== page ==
Cardsoft, Inc. et al v. Verifone Holdings, Inc. et al

Filing 19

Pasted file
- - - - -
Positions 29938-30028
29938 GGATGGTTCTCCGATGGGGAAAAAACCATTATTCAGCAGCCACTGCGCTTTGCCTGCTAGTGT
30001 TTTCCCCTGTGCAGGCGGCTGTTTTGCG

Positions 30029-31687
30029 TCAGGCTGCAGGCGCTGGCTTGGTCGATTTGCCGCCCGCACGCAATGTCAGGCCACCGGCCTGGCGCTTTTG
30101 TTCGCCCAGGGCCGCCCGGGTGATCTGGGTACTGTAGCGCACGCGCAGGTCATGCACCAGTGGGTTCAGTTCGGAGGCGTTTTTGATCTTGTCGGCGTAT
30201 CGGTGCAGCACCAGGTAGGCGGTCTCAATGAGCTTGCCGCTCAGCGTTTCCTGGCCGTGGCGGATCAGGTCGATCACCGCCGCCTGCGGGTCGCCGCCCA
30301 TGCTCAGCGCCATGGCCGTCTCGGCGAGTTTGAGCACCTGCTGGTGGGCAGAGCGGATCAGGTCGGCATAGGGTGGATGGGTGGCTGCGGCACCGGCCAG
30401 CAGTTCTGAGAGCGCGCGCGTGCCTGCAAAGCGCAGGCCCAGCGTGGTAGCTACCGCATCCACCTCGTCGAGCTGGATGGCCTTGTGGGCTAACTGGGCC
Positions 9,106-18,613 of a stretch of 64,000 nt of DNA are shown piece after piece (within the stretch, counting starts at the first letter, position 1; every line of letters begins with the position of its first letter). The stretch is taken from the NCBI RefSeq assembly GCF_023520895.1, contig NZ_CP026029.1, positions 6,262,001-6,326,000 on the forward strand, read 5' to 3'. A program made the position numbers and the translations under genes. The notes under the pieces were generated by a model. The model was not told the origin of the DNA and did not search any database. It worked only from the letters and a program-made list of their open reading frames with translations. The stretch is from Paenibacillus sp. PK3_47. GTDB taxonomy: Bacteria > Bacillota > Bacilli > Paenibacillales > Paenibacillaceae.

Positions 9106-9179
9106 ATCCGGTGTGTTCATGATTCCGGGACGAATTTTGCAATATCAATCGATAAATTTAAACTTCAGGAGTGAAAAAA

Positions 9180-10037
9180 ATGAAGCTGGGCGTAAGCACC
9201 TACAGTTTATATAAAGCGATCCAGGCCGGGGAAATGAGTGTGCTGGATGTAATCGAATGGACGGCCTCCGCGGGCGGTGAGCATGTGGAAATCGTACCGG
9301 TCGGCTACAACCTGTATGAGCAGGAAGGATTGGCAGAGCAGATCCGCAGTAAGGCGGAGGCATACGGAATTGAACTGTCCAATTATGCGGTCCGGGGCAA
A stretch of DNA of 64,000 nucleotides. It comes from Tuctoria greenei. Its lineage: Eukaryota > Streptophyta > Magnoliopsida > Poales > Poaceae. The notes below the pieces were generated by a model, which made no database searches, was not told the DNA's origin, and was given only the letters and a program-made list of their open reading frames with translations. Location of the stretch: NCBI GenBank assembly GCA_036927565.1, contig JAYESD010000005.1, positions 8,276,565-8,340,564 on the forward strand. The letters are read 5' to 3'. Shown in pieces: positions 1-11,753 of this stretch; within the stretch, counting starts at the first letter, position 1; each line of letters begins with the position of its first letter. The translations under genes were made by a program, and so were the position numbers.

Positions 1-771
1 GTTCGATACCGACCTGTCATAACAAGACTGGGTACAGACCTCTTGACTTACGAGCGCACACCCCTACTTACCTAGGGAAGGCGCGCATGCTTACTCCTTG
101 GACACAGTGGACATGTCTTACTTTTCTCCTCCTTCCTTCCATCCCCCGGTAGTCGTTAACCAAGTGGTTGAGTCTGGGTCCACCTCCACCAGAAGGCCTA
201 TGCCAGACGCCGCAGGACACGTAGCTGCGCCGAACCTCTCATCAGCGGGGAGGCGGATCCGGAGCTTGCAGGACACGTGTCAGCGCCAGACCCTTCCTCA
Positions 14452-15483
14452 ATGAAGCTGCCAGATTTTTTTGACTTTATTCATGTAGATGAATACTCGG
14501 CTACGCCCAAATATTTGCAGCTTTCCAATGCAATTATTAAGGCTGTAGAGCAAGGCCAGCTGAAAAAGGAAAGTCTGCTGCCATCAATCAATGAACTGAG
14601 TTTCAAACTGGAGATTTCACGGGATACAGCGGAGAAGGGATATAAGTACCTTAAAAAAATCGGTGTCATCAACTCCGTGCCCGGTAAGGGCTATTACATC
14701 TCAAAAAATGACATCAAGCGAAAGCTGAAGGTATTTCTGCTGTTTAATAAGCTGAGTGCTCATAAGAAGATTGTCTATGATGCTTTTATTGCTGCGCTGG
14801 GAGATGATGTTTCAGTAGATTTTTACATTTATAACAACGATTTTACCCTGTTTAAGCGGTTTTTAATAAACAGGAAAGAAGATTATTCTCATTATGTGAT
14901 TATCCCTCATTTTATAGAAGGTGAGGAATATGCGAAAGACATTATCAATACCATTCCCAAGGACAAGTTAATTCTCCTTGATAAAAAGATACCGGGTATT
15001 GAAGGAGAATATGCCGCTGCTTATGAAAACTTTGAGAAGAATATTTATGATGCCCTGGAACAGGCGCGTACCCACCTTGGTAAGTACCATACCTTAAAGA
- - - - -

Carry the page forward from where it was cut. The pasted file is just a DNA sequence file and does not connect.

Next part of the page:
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1 2 3 4 5 IN THE UNITED STATES DISTRICT COURT 6 FOR THE NORTHERN DISTRICT OF CALIFORNIA 7 8 CARDSOFT, INC., ET AL., 9 No. MISC 11-80181 SI Plaintiffs, [Underlying Case No. 2:08-cv-00098-CE in the U.S. District Court, Eastern District of Texas, Marshall Division] United States District Court For the Northern District of California 10 11 v. 12 VERIFONE HOLDINGS, INC., ET AL., 13 Defendants. 14 / ORDER GRANTING MOTION TO COMPEL COMPLIANCE WITH RULE 45 DEPOSITION SUBPOENA AND DOCUMENT REQUEST; DENYING CROSS-MOTION FOR PROTECTIVE ORDER AND TO QUASH 15 Currently before the Court is a motion by defendant Hypercom Corporation (“Hypercom”) to 16 compel compliance with a Rule 45 deposition subpoena (Docket No. 1); and cross-motions by plaintiffs 17 Cardsoft, Inc. and Cardsoft (Assignment for the Benefit of Creditors) LLC (“Cardsoft”) and third-party 18 Donald E. Sweet for a protective order and to quash the subpoena. Pursuant to Civil Local Rule 7-1(b), 19 the Court finds these matters appropriate for resolution without oral argument and hereby VACATES 20 the September 16, 2011 hearing. Having considered the papers submitted, and for good cause shown, 21 the Court hereby GRANTS Hypercom’s motion and DENIES Cardsoft’s cross-motion. 22 In the underlying case, pending since 2008 in the Eastern District of Texas, plaintiff Cardsoft 23 has sued Hypercom and other companies for patent infringement. The accused products are credit card 24 electronic funds transfer/point of sale terminals. Hypercom’s subpoena seeks the deposition testimony 25 and documents of Donald E. Sweet, a resident of this judicial district who was the former CEO and a 26 director of Cardsoft. Hypercom argues that Sweet’s testimony is relevant to this case because Sweet 27 was directly involved in attempts to sell the Cardsoft technologies/patents in 2005, and as part of that 28 process, Sweet had discussions with a consultant hired by Cardsoft in order to identify technologies that 1 infringed on Cardsoft’s patents. See Hypercom Motion to Compel at 5-9; Reply at 3. 2 In their cross-motion, Cardsoft and Sweet seek a protective order and to quash the subpoena. 3 The primary ground for opposing the deposition is undue burden: that Sweet’s medical condition 4 prevents him from giving a deposition. Cardsoft does not dispute the relevance of Sweet’s testimony, 5 but asserts that it would be duplicative of other individuals whose depositions have been offered 6 (particularly Andrew Smyth and Anthony Rawlinson). Opposition at 11; Reply 5-6. Finally, Cardsoft 7 has offered to turn over the responsive documents in Sweet’s possession. Opposition at 11; Reply at 8 7. The Court has reviewed the papers submitted, including the declarations regarding Mr. Sweet’s 10 United States District Court For the Northern District of California 9 health. The Court finds that Hypercom’s motion should be GRANTED. While the declaration of Mr. 11 Sweet and his doctor establish that Mr. Sweet had some significant operations in the past few years, 12 including two in 2011 (back and cataract surgeries) and he is still on the narcotic prescription drug 13 hydrocodone, there is no testimony about Sweet’s general physical or mental health. For example, there 14 is no evidence that Mr. Sweet is not working, there is no evidence that Mr. Sweet is house-bound or that 15 his activities are limited in any way, and there is no evidence that due to the hydrocodone Sweet cannot 16 and has not functioned in a business or social environment. At most, Sweet and his doctor testify that 17 he has experienced side effects from the hydrocodone, which range from drowsiness and lethargy to 18 mental clouding and anxiety. Neither Sweet nor his physician declares which side effects Sweet has 19 suffered from or the impact the unidentified side effects had or have on his general functioning.1 20 The Court also finds that the testimony sought by Hypercom is not duplicative of testimony and 21 evidence already in Hypercom’s possession. In particular, Hypercom has demonstrated that the 22 testimony of prior witnesses has left gaps in the record that only Sweet may be able to fill. 23 Therefore, the Court ORDERS Sweet to be produced for a deposition not to exceed four (4) 24 hours at a location within 15 miles of his residence. Sweet shall be produced on or before September 25 26 27 28 1 Plaintiffs’ counsel repeatedly asserts that Sweet’s treating physician declared that “Sweet’s prescribed medication significantly impairs both his mental and physical faculties.” See, e.g., Opposition at 6:8-10. However, the declaration of Dr. Alamin states only that, “Sweet’s mental and physical faculties are impaired while he is taking hydrocodone.” Ex. N to Hardee Decl., ¶ 10. The doctor never explains the degree of impairment. 2 1 30, 2011. Cardsoft shall also produce the documents provided by Sweet to Cardsoft on or before 2 September 16, 2011.2 3 4 IT IS SO ORDERED. 5 6 Dated: September 12, 2011 SUSAN ILLSTON United States District Judge 7 8 9 United States District Court For the Northern District of California 10 11 12 13 14 15 16 17 18 19 20 21 22 23 24 25 26 27 28 2 Cardsoft filed a motion to strike evidence submitted by Hypercom in support of its reply. [Docket No. 17]. The Court DENIES that motion. The evidence submitted responds directly to points raised in Cardsoft’s cross-motion and, therefore, is not improper. 3

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